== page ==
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City council discusses roads, sewers, comp plan

November 6, 2012
By DAVID ALEXANDER - Staff Writer ( , Times-Republican

Infrastructure was the topic of much of the Marshalltown City Council's Committee of the Whole meeting Monday night.

Leon Lamer, at-large council member, took issue with sanitary sewer rates presented by Stantec Consulting, saying that the council needs to look closer at the flow rates and base rates. The way the rates are set up, he said, are inconsistent.

"The base rate should not have any flow in it, so everybody in town should have one base rate," he said. "That way, the customer can determine how big his bill is by how much he uses."

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Phillip Carlson, with Stantec Consulting, speaks about the city’s proposed comprehensive plan Monday night at the Marshalltown City Council’s Committee of the Whole meeting. The council will vote to adopt the plan at its Nov. 12 meeting. Iowa law requires each city have a comprehensive plan.

Phillip Carlson, with Stantec, also gave a brief presentation on the city's comprehensive plan that is scheduled for approval at the city council's Nov.12 meeting. The comprehensive plan lays out land use and design guidelines for the city through 2030.

He said the plan focuses on three concepts: connect, renew and design.

Roads also came up.

Lynn Couch, city engineer, said a study of the accident history at South Sixth Street and West Merle Hibbs Boulevard warrants the installation of a stop sign. Marshalltown has 941 stop signs, and he isn't usually a proponent of adding to that number.

"This one is warranted," he said.

Couch said there has been 14 crashes at that intersection in the past 10 years, most of which were during the day when the roads were dry. At least seven of those crashes were preventable, he said.

Soft spots made problematic because of excessive water also made a $12,000 change order for the Brentwood Place construction project necessary, Couch said.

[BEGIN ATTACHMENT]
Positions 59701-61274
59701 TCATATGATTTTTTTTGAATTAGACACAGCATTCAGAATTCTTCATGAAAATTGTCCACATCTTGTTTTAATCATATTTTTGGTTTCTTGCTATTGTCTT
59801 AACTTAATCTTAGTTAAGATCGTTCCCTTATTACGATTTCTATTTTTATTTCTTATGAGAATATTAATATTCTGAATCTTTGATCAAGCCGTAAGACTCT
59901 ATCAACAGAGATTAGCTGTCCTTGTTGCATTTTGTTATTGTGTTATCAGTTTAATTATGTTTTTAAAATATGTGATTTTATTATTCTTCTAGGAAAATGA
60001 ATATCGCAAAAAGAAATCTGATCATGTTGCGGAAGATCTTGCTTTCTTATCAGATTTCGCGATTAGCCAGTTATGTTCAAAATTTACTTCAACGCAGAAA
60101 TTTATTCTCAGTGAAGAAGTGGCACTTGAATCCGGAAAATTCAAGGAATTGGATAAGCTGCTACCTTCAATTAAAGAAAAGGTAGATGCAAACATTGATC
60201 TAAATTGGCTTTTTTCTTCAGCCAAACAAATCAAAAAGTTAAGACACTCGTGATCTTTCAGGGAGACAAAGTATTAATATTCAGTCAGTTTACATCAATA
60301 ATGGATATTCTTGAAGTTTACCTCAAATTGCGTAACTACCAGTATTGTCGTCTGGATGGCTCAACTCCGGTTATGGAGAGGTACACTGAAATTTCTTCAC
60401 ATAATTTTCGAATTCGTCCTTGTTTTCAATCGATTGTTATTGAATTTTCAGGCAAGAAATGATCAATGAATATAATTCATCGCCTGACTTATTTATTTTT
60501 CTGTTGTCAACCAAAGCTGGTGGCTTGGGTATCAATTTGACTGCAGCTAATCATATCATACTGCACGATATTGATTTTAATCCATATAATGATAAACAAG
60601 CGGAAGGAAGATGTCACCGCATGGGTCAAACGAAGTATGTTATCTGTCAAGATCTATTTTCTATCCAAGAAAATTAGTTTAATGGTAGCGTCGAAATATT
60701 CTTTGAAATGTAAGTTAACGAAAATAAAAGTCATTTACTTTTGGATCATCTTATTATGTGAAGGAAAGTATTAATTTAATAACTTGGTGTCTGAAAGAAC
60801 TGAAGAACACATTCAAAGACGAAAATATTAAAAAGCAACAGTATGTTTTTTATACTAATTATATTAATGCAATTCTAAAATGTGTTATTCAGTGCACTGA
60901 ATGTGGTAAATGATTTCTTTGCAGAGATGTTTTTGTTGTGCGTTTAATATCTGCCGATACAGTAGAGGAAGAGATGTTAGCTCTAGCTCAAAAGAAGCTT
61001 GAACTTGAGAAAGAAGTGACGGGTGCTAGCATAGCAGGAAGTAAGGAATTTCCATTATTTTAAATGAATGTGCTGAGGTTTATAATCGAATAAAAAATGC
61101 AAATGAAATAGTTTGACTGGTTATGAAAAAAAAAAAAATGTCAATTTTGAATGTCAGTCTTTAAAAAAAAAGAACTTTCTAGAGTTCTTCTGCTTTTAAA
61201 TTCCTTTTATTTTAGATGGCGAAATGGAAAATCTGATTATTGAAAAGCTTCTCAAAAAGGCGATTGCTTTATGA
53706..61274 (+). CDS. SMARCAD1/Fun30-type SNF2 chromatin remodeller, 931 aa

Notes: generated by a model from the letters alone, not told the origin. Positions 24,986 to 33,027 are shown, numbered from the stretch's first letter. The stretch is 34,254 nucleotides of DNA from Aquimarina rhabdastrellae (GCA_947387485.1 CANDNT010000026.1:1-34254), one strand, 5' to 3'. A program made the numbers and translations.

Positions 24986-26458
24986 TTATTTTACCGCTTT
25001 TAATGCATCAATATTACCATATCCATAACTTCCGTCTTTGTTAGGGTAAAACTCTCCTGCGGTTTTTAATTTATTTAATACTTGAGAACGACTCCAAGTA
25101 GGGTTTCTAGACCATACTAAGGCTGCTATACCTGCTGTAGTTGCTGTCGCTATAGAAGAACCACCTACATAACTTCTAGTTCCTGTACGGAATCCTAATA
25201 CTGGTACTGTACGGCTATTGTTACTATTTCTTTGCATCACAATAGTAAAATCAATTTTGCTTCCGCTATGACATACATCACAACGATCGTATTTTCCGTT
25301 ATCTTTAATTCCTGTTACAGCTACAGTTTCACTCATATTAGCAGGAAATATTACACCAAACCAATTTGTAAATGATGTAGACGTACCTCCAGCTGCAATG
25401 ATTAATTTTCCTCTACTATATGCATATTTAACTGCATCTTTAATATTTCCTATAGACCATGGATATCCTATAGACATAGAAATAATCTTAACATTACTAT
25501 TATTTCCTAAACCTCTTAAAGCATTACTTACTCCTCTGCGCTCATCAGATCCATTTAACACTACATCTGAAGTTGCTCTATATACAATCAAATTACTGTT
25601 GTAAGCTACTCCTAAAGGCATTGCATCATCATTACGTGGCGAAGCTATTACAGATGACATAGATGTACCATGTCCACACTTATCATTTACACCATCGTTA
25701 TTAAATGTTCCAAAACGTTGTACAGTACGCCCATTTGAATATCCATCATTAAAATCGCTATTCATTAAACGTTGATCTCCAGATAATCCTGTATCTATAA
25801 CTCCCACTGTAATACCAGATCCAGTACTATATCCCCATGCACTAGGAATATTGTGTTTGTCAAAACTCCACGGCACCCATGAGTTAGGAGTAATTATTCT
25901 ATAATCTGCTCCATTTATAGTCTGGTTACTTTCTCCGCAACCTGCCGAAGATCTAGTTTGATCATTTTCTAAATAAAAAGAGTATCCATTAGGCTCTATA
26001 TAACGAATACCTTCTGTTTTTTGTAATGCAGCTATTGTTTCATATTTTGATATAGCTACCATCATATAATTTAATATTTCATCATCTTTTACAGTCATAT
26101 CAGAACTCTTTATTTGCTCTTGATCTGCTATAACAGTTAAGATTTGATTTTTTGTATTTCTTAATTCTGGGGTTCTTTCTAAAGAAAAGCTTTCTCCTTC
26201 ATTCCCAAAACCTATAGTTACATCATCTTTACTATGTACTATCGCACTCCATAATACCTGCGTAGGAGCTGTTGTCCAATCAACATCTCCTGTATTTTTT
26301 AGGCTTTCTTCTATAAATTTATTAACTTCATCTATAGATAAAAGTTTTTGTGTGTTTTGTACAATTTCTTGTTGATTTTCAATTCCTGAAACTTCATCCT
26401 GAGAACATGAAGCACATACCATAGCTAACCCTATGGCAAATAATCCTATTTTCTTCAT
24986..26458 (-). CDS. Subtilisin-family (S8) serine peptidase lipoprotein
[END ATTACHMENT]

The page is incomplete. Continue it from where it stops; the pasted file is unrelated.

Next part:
On a similar note, certificates of completion will come to the council at its next meeting for the the Southridge Road rebuild, which has a $517,382 final cost, and the sewer rehab project started in 2007 but that the company's priority in handling extensive flooding in 2008 delayed.

The council will also vote to approve a $405,000 contract with Trojan Technologies of London, Ontario, Canada for the disinfection replacement project at the Water Pollution Control Plant.

In a special session following the Committee of the Whole, the council voted unanimously to extent local business Mechdyne Corporation's contract with the city for another year to allow the company to get its job numbers up.

Tom Deimelry, president of Marshall Economic Development Impact Committee, said the state has already approved the extension and that it would not extend the tax abatement the council previously approved.

The council also voted unanimously to set public hearing to vacate portions of Quarry Road and East Nevada Street that is of no use to the public and convey it to the adjacent property owner. That hearing is set for Nov. 26 council meeting.



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